Green Valentine: Celebrate love without hurting nature

Wednesday February 12 2020

Effect of Valentine’s Day on demand for flowers

Valentine’s Day increases demand for roses, though there are other flowers available. Photo by Rachel Mabala. 

By LILIAN NAMAGEMBE

Valentine’s Day is around the corner. This time of year, the florists are flooded with red roses - long-stemmed, luscious and delicate, each one as perfect as the next. Roses are synonymous with love and passion.
Additionally, other presents wrapped in polythene bags will be making rounds as many people will be struggling to impress their loved ones in one way or another.
Unfortunately, environmentalists say it takes a lot of chemical pollution to have all the roses needed for just one single day.
The cut-flower industry is a short-cycle production process that requires the extensive use of agrochemicals or pesticides which experts say have a negative effect on the air, soil and water supply.
Toxic
Scientific research explains that the used pesticides secrete into soils and groundwater and that ends up in drinking water. The Sprays also end up drifting and polluting the air.
According to the National Pesticide Information Centre (NPIC), soil can be degraded and the community of organisms living in the soil can be damaged by the misuse or over use of pesticides.
“Some pesticides are more toxic to soil organisms than others. Some pesticides may break down quickly when applied to soils, while others may persist for longer periods. The type of soil and the type of pesticide can also affect pesticide persistence,” partly reads a statement on NPIC website.
NPIC is a collaboration between Oregon State University and the United States Environmental Protection Agency to provide objective, science-based information about pesticides.
While there are rules put in place to stop the use of highly toxic agrochemicals or at the bare minimum reduce exposure, flowers are not edible crops and they are exempt from regulations on pesticide residues.
World statistics also indicate that celebrating love with chocolate, greeting cards, and jewellery often wrapped in polythene bags leaves a wake of environmental destruction that is not so romantic.
According to Hallmark, the largest manufacturer of greeting cards in the United States, at least 141 million of greeting cards are bought ahead of Valentine’s Day.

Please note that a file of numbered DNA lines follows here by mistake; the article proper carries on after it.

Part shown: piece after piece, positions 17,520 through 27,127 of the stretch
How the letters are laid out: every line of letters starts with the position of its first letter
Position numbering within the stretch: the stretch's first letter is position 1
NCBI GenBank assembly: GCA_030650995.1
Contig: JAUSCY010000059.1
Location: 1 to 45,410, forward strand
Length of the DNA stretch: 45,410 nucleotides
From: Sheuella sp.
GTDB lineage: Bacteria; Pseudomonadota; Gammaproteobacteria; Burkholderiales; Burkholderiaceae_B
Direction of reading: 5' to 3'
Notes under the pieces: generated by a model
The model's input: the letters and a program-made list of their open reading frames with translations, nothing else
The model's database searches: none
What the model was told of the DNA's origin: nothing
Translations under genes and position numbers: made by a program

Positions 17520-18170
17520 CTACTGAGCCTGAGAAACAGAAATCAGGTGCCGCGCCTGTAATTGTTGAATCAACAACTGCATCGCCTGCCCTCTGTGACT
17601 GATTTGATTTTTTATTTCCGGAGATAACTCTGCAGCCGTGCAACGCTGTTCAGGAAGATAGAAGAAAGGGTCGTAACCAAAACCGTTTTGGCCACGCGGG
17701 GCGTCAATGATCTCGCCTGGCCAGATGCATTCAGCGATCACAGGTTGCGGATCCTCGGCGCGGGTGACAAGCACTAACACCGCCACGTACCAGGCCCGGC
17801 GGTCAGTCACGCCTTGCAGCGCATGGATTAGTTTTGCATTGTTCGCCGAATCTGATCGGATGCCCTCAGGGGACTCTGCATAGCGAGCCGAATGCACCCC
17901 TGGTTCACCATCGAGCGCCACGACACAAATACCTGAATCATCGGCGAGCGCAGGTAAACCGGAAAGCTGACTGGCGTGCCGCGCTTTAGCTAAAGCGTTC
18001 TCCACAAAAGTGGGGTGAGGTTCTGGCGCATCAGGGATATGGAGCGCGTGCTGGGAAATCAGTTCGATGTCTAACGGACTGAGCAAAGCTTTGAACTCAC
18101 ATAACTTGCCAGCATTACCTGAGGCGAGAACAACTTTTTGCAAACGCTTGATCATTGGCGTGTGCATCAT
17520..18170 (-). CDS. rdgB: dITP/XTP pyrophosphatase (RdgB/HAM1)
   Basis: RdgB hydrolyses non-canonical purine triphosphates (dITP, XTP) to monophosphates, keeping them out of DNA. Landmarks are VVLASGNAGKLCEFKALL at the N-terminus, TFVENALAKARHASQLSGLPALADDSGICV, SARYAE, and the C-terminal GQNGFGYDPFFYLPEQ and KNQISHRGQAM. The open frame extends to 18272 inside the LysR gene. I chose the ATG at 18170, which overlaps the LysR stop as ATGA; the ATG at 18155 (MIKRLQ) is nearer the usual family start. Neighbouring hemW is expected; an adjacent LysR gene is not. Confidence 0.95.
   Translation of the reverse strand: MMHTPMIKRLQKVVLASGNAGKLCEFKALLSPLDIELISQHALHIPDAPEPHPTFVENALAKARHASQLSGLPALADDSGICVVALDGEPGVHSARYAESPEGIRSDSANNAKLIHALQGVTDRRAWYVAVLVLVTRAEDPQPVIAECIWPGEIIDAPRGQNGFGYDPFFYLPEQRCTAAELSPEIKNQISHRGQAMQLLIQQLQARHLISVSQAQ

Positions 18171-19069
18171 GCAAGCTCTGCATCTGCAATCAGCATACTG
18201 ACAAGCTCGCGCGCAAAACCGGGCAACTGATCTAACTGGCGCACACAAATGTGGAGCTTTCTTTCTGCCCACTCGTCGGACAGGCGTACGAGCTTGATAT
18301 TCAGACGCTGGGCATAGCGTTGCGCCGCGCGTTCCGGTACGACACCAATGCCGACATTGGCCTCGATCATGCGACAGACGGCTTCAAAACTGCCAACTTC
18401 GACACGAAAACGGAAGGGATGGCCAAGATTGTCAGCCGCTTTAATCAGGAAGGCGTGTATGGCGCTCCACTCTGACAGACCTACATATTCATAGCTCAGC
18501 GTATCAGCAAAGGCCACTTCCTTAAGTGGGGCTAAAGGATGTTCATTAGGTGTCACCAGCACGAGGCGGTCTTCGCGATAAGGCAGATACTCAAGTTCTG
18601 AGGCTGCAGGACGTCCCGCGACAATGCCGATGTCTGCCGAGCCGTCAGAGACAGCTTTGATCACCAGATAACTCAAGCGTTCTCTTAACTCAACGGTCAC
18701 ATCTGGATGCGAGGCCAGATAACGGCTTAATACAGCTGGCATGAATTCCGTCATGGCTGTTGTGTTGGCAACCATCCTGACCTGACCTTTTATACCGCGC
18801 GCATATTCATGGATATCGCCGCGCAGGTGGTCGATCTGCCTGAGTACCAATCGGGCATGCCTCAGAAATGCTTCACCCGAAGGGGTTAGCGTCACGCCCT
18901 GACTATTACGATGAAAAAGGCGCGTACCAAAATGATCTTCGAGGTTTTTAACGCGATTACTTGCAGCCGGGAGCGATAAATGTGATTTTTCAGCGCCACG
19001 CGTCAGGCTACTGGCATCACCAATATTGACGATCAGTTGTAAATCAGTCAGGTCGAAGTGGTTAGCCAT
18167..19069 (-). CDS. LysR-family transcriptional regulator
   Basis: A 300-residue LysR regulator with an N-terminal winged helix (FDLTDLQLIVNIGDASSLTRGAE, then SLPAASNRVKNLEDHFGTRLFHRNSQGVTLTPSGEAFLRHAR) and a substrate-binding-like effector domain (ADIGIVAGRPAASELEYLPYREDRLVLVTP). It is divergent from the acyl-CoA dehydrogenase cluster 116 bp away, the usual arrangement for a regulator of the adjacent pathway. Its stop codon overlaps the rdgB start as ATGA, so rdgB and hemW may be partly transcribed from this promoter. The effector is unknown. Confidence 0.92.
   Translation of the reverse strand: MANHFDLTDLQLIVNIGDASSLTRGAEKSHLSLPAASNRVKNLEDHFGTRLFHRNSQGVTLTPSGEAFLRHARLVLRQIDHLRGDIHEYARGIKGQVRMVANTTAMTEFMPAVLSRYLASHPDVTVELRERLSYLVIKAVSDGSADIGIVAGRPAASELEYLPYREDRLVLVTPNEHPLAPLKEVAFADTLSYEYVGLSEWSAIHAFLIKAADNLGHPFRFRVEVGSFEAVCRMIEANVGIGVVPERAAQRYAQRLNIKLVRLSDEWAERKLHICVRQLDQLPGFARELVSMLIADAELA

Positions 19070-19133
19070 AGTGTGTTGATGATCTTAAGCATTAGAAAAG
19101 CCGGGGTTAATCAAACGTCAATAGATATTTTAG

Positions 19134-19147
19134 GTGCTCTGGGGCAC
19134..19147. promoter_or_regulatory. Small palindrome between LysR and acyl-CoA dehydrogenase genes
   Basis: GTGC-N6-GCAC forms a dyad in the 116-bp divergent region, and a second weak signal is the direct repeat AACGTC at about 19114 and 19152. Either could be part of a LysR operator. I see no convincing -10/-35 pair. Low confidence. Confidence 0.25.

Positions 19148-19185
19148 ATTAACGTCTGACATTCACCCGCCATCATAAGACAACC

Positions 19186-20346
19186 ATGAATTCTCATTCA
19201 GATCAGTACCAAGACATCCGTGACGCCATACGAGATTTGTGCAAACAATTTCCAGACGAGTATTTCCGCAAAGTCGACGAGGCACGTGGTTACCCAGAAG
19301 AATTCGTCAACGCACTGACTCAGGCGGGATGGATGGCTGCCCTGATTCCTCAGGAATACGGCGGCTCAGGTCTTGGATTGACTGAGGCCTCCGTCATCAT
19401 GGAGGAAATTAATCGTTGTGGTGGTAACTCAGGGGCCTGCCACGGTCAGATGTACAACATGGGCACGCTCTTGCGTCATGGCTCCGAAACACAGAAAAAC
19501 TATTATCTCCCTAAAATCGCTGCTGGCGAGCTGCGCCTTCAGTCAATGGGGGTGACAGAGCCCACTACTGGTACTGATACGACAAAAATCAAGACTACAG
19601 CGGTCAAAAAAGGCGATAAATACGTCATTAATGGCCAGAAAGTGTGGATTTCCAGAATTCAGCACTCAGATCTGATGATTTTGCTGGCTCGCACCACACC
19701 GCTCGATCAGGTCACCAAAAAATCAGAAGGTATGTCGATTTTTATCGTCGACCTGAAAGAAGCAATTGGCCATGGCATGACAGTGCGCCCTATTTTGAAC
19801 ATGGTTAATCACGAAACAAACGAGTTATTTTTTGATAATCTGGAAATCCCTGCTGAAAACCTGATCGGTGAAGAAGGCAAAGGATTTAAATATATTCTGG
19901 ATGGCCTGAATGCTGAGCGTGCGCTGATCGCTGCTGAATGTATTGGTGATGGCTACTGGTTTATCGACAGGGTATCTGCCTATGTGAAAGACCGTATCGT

These greeting cards that lovers require to express their love for just one day require a lot of paper. While there are some greeting card manufacturers using recycled paper for their greeting cards, it's fair to say that recycled paper is not a big focus in the industry.
Samanya R. Kyategeka, Communications Manager, WWF-Uganda a global environmental conservation organization, says other environmentally damaging manufacturing practices are often used to make paper greeting cards, such as toxic printer inks and fixing agents.
“Again, there are some manufacturers that are using less toxic alternatives, but even in the best case, there is still energy being used and some level of pollution generated to produce the pretty paper greeting cards,” Ms Kyategeka says.
Ms Kyategeka adds that while some of you may argue that these greeting cards are special memories that are saved forever, the truth is that most times, there is no space for them in our tables and closets.
“A few days or utmost a month after valentine’s day, your once beautiful card will find itself in dustbins and drainage channels, leading to more pollution,” Ms Kyategeka adds.

Alternative
The solution isn’t to stop celebrating Valentine’s Day, let green replace the red and let us make it a green valentine, says Ms Kyategeka.
Choosing to go a greener, more earth and environmentally -friendly route makes a statement about your love for each other and the planet you call home and speaks to the sustainability of a couple’s love, environmentalists argue.
As such, environmentalists have given a few pointers to the things that can be done can done this valentine’s day to surprise your loved one while doing good for the planet.
A ported organic plant
According to the sunset website, gifting someone a plant also gives them the gift of clean air. Whether it’s for a baby shower or a mitzvah.
“Some people might be nervous to give a living plant as a gift, but don’t be sure, it might eventually die, but so do bouquets, and we don’t have any qualms about giving people flowers, right?” reads the website.
Every valentine, the demand for red rose’s shots up, as the prices will also go high. “The higher the demand, the higher the prices and the lower the demand lower the prices,” Different florists whom the Daily Monitor interviewed said.
Cost
A random survey around Kampala showed the prices range from Shs10, 000 to Shs100, 000 for the plastic potted plants while the ceramic ones are more costly.
lnamagembe@ug.nationmedia.com

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